Employers should assess their use of offer deadlines to ensure they are not placing undue pressure on a student. Pressure can come not only from the deadline, but also the use of financial incentives (signing bonuses, increased salary, and so forth) encouraging very early acceptance of offers. Today’s technology can significantly shorten the time from interview to receipt of complete job offer information. Although both students and employers benefit through this quick communication, it also can shorten the time available for students to make good decisions and increase the sense of urgency.

    Career centers should provide guidance to students to help them make informed decisions when accepting or not accepting job offers. Career centers may provide guidance to employers and recommend that they consider extending deadlines when needed. Students should also be sensitive to employer needs and accept offers in a reasonable time. Career centers can help students work with employers to determine what might be a reasonable time.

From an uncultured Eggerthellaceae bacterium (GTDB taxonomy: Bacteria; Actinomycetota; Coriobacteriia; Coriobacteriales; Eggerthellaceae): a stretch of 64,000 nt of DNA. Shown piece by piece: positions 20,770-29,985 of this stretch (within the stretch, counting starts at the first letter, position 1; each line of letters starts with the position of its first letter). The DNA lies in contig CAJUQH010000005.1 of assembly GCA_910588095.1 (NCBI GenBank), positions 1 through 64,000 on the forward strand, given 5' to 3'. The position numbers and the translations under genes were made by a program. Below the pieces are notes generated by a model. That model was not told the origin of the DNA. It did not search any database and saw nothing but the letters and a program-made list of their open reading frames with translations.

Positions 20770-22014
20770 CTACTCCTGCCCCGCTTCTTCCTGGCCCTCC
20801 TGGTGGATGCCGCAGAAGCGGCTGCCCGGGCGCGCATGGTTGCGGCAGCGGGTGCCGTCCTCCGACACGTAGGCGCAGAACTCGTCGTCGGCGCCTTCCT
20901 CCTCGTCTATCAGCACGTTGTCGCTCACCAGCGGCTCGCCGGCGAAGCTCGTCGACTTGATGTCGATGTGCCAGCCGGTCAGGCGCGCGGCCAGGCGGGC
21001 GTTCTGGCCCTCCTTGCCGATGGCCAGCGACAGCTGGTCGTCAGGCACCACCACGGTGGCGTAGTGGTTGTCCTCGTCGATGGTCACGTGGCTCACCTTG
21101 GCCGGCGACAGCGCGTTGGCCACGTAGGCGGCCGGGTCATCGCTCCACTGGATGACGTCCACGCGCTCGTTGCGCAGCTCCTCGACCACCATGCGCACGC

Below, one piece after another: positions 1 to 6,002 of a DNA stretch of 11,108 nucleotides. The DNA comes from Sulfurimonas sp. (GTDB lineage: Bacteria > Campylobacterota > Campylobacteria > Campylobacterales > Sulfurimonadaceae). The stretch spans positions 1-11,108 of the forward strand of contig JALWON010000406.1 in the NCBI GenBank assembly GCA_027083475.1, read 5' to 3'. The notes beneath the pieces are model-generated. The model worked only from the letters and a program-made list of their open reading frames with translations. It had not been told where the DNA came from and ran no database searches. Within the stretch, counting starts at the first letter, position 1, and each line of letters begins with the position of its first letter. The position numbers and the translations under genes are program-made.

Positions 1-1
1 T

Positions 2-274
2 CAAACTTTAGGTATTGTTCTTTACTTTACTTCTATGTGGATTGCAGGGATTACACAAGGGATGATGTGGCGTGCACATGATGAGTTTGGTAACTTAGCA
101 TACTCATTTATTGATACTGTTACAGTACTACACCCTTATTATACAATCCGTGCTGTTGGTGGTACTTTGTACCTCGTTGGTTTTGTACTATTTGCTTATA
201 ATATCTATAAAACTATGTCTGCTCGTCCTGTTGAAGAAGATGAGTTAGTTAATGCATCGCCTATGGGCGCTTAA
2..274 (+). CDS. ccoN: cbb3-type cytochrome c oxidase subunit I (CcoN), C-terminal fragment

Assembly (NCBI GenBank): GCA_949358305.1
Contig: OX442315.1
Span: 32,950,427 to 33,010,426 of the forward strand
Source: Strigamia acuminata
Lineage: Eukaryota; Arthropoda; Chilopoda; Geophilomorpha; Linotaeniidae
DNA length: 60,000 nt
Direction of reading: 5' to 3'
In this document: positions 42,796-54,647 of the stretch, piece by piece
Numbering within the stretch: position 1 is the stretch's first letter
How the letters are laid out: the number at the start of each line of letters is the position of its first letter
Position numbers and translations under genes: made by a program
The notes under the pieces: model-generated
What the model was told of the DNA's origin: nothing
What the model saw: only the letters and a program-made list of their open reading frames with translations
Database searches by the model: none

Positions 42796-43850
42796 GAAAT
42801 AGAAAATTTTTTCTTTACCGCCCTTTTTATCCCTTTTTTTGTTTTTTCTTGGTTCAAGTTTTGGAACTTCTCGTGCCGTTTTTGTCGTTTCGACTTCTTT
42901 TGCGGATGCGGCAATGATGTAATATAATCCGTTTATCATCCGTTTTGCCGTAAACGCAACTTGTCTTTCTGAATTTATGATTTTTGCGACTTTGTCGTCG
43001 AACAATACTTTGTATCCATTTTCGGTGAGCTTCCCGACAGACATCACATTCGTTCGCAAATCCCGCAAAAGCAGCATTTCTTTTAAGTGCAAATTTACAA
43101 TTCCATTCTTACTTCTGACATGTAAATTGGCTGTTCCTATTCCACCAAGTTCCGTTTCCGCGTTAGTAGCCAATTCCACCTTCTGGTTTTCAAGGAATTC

NACE and the Principles Committee do not advocate enforcing a specific time frame, but rather encourage practices reasonable and appropriate for both employers and students. The Principles Committee believes that providing sufficient time for students to evaluate the employment opportunities offered to them allows them to make the wisest decisions for all concerned, creating a positive experience for candidates and employers, and ultimately reducing renege and attrition rates.

    Posted June 2017.